We Didn't Do Justice To Our Potential, Says Jason Holder After Loss In 4th ODI
Jason Holder said that none of the Windies batsmen really gave themselves a chance to bat deep into the innings.
Windies captain Jason Holder said his team didn't do justice to their potential in the fourth One-day international (ODI) at the Brabourne Stadium in Mumbai but expressed optimism of bouncing back in the series decider. Windies slumped to a massive 224-run defeat against India to trail 1-2 in the five-match ODI series. "We definitely didn't play well. The way we started the series and the way we have played so far, we certainly didn't do any justice today. We conceded too many runs. I felt it was a very good wicket. It was a wicket where once you get in, you can go really big. Unfortunately none of our batters just really gave themselves a chance to bat deep into the innings," Holder said.
"Obviously cricket is played in a day and we just got to play clinical game all through the day. But it just didn't come off today. Hopefully the guys can regroup in the next couple of days and come back strongly," said Holder.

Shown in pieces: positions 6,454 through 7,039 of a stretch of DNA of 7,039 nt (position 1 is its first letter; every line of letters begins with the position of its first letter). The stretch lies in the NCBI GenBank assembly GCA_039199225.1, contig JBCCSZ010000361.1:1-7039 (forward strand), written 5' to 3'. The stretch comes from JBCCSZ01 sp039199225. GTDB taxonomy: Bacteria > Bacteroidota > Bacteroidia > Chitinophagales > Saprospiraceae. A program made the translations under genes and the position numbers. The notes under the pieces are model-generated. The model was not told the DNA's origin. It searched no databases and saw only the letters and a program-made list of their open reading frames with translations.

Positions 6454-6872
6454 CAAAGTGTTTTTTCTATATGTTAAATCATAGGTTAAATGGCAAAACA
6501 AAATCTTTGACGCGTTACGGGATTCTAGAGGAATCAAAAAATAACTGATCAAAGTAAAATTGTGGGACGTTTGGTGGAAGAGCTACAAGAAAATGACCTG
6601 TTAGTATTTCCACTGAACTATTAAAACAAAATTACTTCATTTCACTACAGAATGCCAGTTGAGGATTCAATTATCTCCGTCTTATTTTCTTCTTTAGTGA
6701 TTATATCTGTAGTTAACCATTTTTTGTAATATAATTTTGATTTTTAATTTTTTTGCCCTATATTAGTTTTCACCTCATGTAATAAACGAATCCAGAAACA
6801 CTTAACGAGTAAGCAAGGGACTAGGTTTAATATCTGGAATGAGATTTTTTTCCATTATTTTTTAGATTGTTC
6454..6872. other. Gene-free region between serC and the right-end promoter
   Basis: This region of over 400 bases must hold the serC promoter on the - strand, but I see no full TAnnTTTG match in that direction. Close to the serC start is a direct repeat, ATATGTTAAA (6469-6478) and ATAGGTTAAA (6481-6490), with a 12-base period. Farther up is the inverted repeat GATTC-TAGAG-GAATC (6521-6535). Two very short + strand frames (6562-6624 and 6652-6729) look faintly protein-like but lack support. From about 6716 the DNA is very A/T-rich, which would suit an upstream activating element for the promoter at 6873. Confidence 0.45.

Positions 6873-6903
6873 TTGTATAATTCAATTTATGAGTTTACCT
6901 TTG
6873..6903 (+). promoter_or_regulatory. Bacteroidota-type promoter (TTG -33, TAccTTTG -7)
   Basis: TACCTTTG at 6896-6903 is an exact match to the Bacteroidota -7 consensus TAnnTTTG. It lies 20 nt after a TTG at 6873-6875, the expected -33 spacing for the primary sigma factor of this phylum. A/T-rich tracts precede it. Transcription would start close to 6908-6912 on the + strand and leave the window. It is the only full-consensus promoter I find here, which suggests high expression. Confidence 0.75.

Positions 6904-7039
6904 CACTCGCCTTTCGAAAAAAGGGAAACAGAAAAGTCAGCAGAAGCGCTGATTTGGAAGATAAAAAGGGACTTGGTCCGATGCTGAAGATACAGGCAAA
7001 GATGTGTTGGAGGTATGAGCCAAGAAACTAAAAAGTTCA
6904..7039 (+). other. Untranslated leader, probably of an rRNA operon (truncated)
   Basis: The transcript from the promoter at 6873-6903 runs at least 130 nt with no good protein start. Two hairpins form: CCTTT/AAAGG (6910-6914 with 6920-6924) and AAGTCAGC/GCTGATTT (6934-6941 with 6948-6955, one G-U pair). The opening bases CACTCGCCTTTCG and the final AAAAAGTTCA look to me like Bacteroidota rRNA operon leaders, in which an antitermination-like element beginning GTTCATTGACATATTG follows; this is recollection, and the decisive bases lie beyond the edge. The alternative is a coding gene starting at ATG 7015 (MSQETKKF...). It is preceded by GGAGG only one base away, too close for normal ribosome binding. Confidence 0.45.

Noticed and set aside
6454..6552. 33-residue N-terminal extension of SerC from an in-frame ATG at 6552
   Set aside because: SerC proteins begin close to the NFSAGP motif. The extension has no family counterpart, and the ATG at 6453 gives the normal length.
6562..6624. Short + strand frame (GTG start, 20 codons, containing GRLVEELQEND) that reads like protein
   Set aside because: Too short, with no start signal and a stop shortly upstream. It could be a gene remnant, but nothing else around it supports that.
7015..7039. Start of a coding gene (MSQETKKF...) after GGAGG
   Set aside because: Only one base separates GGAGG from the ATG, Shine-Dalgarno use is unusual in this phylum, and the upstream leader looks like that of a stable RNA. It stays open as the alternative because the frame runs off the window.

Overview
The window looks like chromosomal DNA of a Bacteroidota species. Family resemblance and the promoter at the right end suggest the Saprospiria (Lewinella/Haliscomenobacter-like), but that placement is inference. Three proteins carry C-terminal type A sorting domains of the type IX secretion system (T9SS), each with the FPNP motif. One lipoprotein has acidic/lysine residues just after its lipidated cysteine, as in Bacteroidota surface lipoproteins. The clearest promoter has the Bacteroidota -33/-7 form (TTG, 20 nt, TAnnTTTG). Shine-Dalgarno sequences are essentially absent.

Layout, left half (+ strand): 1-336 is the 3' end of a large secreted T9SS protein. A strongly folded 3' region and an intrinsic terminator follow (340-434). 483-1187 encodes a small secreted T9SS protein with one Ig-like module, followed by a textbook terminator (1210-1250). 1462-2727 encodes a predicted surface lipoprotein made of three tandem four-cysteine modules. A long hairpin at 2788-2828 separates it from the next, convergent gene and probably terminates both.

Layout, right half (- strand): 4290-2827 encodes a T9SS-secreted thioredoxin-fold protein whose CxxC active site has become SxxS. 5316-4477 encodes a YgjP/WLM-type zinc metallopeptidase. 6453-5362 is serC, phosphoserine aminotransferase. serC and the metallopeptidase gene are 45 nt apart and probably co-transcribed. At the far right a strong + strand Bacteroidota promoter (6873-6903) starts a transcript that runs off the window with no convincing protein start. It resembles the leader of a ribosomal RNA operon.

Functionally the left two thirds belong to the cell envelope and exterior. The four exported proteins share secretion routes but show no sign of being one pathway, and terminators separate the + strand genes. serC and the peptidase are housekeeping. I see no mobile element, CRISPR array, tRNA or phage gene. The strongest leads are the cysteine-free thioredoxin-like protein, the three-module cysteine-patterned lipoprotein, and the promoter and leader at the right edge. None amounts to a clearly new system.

Holder, who scored his seventh ODI half-century, said India's middle-order has not been tested enough so far with the top order taking up the bulk of the pressure.
"Yeah, good players, they play really well but we have shown we can get them out. It's just matter of being more consistent. You just have to take a bit of a gamble up front to take their wickets," he said.
"I reckon if you get their wickets, you are obviously in the show. Obviously they are quality players, but you need to put a little bit more pressure on their middle and lower half, who probably haven't been tested as much as their top half in this series so far," added Holder.
He conceded that it is tough bowling to attacking batsman like Rohit Sharma in these conditions.
"It's tough. The conditions are such that they favour batsmen quite dominantly. He (Rohit) is a really good player. Once he gets in there, he goes really big. We just have to hang in there, probably bowl outside off stump and try to get his wicket," Holder said.
"There's no point in sticking to line and lengths for the first 10 overs trying to contain. You know how dangerous he can be once he gets in the flow, so you have to get him out," Holder further added.
The final ODI match between India and Windies match will be played on November 1.